An artist strives to frame his ideals in an image, to challenge his audience and make his vision immortal. But the parasite says, “No! Your art must serve the Cause! Your ideals endanger the people!”
-Andrew Ryan, Bioshock 2
When parasites create art, the result is Marvel’s present lineup of comics.
In the last two days, Marvel has produced two pieces of social justice-inspired works. The first casts Gwen Stacey as a sex-flipped Spider-Man, with Donald Trump as the villain. The second has Tony Stark handing over the mantle of Iron Man to 15-year-old Riri Williams. The virtue signalling is so obvious, it is painful. Couple this with Female Thor, Evil Captain America, and a number of Marvel characters suddenly becoming lesbian, bisexual, gay, black, female or Muslim, and it’s obvious that Marvel has declared its position in the culture war.
The announcement of Black Iron Girl demonstrates comic book logic at its finest. The Iron Man suit has fought supervillains, aliens, mutated superhumans, assassins, magicians, monsters, supersoldiers, and rival suits of power armor. The suit transforms the wearer into a one-man army. In what sane universe is it a good idea for a veteran superhero to hand over the suit to a 15-year-old? How does a teenager somehow possess the judgment to properly use a weapon of mass destruction?
Iron Man, it should be remembered, fights in a staggering number of environments, including densely-packed urban cities. The wearer only has milliseconds to properly identify and engage targets with the appropriate weapon. Firing missiles at the wrong time or the wrong target would blow up a building full of innocents. The suit’s repulsor beams can blow holes through walls and armor; it is extremely easy for an inexperienced user to kill a roomful of civilians instead of a legitimate threat. Even trained soldiers and police officers would find this extremely difficult.
Tony Stark, at least, had the excuse of founding SHIELD and the Avengers, and with those organisations and his inherited wealth, he would have access to superior training and colleagues who could help him develop his skills. And he became Iron Man at 21, when he was a legal adult. As for Williams, her major achievement is somehow reverse-engineering an old Iron Man suit. And because of that, it is somehow acceptable to turn her into a child soldier. Which is illegal by international law, by the way.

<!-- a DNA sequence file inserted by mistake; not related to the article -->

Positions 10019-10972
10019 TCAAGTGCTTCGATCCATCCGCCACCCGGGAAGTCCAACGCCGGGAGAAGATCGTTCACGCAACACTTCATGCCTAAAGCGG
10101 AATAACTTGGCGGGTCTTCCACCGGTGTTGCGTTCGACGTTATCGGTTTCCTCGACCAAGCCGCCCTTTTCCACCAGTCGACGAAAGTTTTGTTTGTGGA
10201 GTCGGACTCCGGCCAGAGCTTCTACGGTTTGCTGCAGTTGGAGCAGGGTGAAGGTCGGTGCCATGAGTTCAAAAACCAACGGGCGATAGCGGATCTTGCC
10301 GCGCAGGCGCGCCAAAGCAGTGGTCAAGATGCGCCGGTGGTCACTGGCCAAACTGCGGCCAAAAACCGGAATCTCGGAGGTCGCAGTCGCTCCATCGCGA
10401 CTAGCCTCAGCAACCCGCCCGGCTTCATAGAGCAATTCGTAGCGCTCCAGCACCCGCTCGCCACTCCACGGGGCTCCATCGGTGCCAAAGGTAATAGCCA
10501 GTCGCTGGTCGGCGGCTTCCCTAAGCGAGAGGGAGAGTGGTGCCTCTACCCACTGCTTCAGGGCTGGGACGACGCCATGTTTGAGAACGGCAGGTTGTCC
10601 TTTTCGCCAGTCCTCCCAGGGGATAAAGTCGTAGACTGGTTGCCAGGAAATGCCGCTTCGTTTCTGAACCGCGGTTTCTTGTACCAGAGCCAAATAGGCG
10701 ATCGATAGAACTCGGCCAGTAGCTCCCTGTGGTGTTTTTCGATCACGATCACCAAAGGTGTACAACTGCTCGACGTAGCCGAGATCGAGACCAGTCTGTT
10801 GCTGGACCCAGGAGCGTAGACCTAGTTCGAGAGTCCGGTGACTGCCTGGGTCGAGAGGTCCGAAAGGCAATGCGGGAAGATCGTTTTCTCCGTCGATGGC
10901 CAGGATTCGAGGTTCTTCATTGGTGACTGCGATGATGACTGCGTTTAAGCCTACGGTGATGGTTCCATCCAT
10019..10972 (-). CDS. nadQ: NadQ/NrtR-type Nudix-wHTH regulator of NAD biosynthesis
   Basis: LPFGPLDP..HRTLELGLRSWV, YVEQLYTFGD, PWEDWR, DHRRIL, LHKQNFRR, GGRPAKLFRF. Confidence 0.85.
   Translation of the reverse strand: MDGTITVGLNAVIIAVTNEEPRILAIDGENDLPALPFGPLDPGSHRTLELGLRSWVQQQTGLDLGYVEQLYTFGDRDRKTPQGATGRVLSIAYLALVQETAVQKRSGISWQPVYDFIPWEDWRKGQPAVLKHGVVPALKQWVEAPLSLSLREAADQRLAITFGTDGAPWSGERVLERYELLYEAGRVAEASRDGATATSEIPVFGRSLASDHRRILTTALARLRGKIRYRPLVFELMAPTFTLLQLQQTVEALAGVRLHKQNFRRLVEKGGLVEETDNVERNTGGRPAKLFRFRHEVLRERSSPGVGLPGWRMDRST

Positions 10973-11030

None of this, of course, matters to the high priests of diversity. It is far more important to have yet another black female STEM-inclined superhero(ine) than for the story to make sense. Needless to say, Williams will embody the finest traditions of social justice, perhaps even throwing in references to Black Lives Matter, and will either become a Mary Sue or make mistakes so trivial that they can be glossed over.
The American comic book industry is particularly ripe for social justice infiltration and subversion. Many beloved characters have been around for decades: Superman, Spider-Man, Iron Man, Nick Fury, Thor, Batman, Captain America, and so on. They have become static archetypes. Instead of character development or introducing new characters, Marvel prefers signing on new artists and writers to introduce ‘fresh’ takes on existing characters, which inevitably leads to Social Justice subversion. This disrespects the audience that previous generations have grown and served, and any publishing company that disrespects the audience is bound for the ash heap of history.
Contrast this with the Japanese manga industry. Virtually every artist creates his own unique stories, characters and worlds. The industry rewards success and punishes failure: artists who enjoy high sales are allowed to continue their career; those who do not are axed, and only very lucky ones are given a second shot. Characters, plots and worlds are not recycled among different artists as a matter of procedure; creators, stories and characters stand or die on their own merits, and characters are either retired or given new story arcs for greater development. There’s also far less blatant politicking and social justice in manga than in American comics.
While Japanese manga generally do not have archetypical characters, in my personal experience the industry as a whole offers richer and deeper stories than anything Marvel has to offer. They also tend to have a faster release schedule. And the very best manga characters become archetypes in their own right: Sailor Moon, Vash, Kusanagi Motoko, Vegeta, and so on.
The Americans have much to learn from the Japanese in the field. Focus on good writing and characters; introduce fresh characters and IPs to explore different themes instead of rehashing old ones; and get rid of the social justice virtue signalling. Art is not a weapon to reinforce a narrative or protect people from dangerous ideas; art is its own end, as the extension of the artist, and to catalyze the audience’s own growth.